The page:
FTD and inflammation – what’s the story?

It has been suggested in a number of studies that there may be a link between neurodegenerative diseases and autoimmunity (where the body develops an immune reaction against part of itself). Recent studies have suggested there may be a major role for inflammation in some of the FTD disorders.

A recent study from the UCSF FTD group aimed to examine if there is an association between autoimmune diseases such as rheumatoid arthritis and frontotemporal dementia.

The study examined how common autoimmune disease was in semantic dementia (SD) and in people who have progranulin mutations compared with people with Alzheimer’s disease and people who do not have a dementia. In a subset of patients they also examined the blood to measure levels of a marker of inflammation called tumour necrosis factor.

The study found an increased incidence of autoimmune diseases including inflammatory arthritis, skin disorders and gastrointestinal disorders in the patients with SD and progranulin mutations compared to those with Alzheimer’s disease and those without dementia. 

There were also increased levels of tumour necrosis factor in the blood in those patients with SD and progranulin mutations, suggesting increased inflammation.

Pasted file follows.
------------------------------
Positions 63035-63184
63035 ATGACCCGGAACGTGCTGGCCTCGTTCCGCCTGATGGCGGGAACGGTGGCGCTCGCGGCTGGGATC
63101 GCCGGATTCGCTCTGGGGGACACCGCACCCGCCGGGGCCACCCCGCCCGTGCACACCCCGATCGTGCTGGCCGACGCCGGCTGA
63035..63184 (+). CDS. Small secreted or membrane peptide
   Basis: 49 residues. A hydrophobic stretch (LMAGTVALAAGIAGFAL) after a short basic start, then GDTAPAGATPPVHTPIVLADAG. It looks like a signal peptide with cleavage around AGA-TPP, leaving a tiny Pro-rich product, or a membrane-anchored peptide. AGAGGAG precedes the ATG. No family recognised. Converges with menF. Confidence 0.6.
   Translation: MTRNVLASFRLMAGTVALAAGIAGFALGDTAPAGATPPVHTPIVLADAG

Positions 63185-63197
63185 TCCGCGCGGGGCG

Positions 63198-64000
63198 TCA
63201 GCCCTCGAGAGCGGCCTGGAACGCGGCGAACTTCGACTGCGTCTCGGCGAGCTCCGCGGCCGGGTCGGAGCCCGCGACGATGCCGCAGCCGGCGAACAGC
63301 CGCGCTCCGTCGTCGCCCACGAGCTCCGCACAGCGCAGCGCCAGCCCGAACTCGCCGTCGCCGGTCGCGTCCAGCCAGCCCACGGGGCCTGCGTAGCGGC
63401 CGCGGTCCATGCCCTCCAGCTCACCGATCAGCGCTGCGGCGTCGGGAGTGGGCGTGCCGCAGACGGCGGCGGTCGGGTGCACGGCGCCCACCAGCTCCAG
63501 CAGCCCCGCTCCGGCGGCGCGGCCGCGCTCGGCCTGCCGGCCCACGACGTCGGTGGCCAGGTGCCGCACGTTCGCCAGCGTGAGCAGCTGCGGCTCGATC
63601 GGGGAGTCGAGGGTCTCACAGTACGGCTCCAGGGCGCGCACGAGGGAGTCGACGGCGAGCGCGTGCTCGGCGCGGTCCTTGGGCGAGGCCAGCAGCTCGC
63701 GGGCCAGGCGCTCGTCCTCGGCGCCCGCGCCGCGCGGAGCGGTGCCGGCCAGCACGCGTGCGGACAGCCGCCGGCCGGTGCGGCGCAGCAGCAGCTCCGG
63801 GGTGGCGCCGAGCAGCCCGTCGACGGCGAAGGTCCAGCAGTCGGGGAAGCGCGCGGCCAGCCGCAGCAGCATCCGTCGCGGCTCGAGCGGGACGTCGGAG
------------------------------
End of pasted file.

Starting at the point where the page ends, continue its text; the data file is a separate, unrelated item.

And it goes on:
These findings suggest that there may be an underlying autoimmune inflammatory state in these forms of FTD and raises the possibility of future research into this area and potential treatments that reduce inflammation.


Miller ZA, Rankin KP, Graff-Radford NR, Takada LT, Sturm VE, Cleveland CM, Criswell LA, Jaeger PA, Stan T, Heggeli KA, Hsu SC, Karydas A, Khan BK, Grinberg LT, Gorno-Tempini ML, Boxer AL, Rosen HJ, Kramer JH, Coppola G, Geschwind DH, Rademakers R, Seeley WW, Wyss-Coray T, Miller BL. TDP-43 frontotemporal lobar degeneration and autoimmune disease.  J Neurol Neurosurg Psychiatry. 2013;84(9):956-62.

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